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Listening to the International Space Station (ARISS) with a Yaesu VX-3

ISS

Yesterday, my buddy Eric (WD8RIF) sent the following message:

“Take your girls outside with an HT and listen to the ARISS pass in just about 10 minutes. The downlink freq is 145.800.”

Though I was in the middle of another project, I took Eric’s advice: I grabbed my Yaesu VX-3, corralled my daughters and ran outside. Eric’s message was already eight minutes old when I read it, so I only had about two minutes to get ready.

My Everyday Carry (EDC) pack, loaded with all of the essentials.

My Everyday Carry (EDC) pack, loaded with all of the essentials.

Fortunately, I always have a Yaesu VX-3R loaded with fresh batteries in my EDC pack (above).

Official NASA portrait of British astronaut Timothy Peake. Photo Date: August 28, 2013. Location: Building 8, Room 183 - Photo Studio. Photographer: Robert Markowitz

Official NASA portrait of British astronaut Timothy Peake. Photographer: Robert Markowitz

With the VX-3 tuned to 145.8 MHz, we waited as the ISS made its way above the horizon. The downlink audio of astronaut Tim Peake (KG5BVI) communicating with Walter Jackson Elementary in Decatur, Alabama, started to punch through the static after a minute or two. We listened the entire time we had line-of-sight to the ISS–about five minutes or so.  We were pretty deep in a valley at that point, so I’m pleased we were able to catch even that much of a pass.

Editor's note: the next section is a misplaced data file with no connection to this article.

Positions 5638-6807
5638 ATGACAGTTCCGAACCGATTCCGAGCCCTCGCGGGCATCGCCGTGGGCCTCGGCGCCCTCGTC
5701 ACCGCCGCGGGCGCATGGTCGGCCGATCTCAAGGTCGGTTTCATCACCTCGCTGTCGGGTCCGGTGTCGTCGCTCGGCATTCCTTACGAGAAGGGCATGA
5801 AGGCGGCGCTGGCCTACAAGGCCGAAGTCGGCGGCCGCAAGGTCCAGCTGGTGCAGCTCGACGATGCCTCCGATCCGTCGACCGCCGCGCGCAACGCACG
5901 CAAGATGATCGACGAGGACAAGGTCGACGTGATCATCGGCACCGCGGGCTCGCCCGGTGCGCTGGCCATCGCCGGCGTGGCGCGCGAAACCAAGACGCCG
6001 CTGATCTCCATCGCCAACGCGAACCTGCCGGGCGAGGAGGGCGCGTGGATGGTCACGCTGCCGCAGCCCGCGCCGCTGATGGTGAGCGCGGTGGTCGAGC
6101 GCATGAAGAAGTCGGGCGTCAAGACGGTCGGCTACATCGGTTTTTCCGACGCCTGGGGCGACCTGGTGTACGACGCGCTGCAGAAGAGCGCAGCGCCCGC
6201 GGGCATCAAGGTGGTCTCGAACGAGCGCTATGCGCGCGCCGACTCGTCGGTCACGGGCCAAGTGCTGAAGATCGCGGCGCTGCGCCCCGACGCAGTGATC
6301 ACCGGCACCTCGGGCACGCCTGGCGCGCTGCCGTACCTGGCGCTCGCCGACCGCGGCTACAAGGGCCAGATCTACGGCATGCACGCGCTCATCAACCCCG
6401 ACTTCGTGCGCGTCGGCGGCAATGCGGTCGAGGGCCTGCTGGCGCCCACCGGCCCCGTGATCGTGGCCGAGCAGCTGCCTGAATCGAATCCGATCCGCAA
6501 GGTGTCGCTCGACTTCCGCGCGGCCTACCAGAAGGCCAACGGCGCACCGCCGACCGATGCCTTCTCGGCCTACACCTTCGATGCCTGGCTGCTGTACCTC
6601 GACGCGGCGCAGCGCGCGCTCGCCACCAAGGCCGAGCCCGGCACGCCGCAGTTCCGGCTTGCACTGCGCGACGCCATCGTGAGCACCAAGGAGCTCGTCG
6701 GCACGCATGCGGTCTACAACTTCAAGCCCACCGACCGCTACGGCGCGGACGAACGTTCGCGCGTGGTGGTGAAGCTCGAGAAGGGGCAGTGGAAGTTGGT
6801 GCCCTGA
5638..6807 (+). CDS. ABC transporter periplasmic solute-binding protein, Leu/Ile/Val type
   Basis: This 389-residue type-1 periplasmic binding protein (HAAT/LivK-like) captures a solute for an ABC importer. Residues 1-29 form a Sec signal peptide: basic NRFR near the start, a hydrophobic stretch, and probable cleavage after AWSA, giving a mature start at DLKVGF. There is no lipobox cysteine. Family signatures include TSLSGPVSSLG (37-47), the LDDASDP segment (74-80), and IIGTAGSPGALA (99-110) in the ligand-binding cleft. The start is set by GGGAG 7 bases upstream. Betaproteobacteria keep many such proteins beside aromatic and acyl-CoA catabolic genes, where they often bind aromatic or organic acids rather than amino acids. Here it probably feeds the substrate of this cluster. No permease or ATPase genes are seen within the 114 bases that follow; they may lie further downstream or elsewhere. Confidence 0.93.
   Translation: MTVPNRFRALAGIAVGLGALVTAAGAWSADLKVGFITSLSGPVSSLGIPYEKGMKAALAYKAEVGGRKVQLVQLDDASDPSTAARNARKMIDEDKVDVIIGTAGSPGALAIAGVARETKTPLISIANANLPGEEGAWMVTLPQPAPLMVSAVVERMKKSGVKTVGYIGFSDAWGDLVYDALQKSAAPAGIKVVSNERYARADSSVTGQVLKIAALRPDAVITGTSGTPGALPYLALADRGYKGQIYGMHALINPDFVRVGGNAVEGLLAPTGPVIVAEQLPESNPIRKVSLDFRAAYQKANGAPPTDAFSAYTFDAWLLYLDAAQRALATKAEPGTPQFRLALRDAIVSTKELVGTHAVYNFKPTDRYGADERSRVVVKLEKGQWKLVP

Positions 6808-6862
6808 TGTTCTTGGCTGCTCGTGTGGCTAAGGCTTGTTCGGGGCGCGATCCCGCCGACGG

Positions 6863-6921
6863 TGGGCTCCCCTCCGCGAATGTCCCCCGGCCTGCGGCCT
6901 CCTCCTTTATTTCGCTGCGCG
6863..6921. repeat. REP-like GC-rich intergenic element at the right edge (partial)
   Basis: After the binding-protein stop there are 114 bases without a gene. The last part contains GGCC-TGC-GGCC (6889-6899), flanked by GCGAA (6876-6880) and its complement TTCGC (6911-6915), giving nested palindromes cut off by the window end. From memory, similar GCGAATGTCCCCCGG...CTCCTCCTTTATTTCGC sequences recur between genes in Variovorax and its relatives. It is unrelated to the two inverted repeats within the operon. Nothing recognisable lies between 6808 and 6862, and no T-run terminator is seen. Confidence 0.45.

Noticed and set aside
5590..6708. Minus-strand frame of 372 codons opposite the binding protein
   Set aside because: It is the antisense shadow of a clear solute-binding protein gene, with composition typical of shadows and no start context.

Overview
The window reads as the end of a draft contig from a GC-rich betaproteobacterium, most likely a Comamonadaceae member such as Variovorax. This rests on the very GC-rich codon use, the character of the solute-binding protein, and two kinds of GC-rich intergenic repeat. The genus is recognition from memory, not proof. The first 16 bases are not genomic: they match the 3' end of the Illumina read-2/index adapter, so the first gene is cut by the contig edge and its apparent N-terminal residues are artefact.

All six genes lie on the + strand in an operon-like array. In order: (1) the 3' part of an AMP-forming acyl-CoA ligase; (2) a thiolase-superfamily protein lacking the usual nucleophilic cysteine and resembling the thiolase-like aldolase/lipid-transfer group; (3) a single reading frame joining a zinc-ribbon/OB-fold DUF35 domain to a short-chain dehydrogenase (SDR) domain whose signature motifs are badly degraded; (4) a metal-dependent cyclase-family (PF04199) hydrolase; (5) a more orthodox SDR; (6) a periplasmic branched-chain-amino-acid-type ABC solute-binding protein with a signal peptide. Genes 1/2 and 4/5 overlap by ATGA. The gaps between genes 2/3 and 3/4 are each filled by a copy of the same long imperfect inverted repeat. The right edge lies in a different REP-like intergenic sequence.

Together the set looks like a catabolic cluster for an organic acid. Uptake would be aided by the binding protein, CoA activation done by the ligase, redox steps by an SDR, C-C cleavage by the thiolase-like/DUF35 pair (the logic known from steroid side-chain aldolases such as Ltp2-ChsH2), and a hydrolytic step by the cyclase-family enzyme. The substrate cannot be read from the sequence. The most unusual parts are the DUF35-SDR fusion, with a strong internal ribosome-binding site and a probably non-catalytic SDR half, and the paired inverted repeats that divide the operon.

Of course, we could only hear one side of the conversation: the downlink from the International Space Station.

It was a memorable event for my girls who have seen ISS passes at night, but had never heard live audio from an astronaut before.

Here’s a short video of two of the exchanges we heard:

(Click here to view on YouTube.)

Eric pointed me to the ARISS “Upcoming Contacts” (http://www.ariss.org/upcoming-contacts.html) page where future ARISS QSOs are listed. Evidently, this particular ARISS QSO was the third Eric had monitored in two weeks.

Pretty much any receiver that can tune to 145.80 MHz FM–or a VHF scanner–can hear the ARISS downlink as long as the ISS is passing overhead during the transmission. Of course, if you have a high-gain antenna that can track the ISS as it moves across the sky, you’ll get even better results than I did with my basic rubber duck antenna.

My advice?  If you want to impress a child (or your inner child–!) find a little time to listen to a future ARISS QSO!

Indeed, the next step for me is to see if I can propose an ARISS QSO for our school group!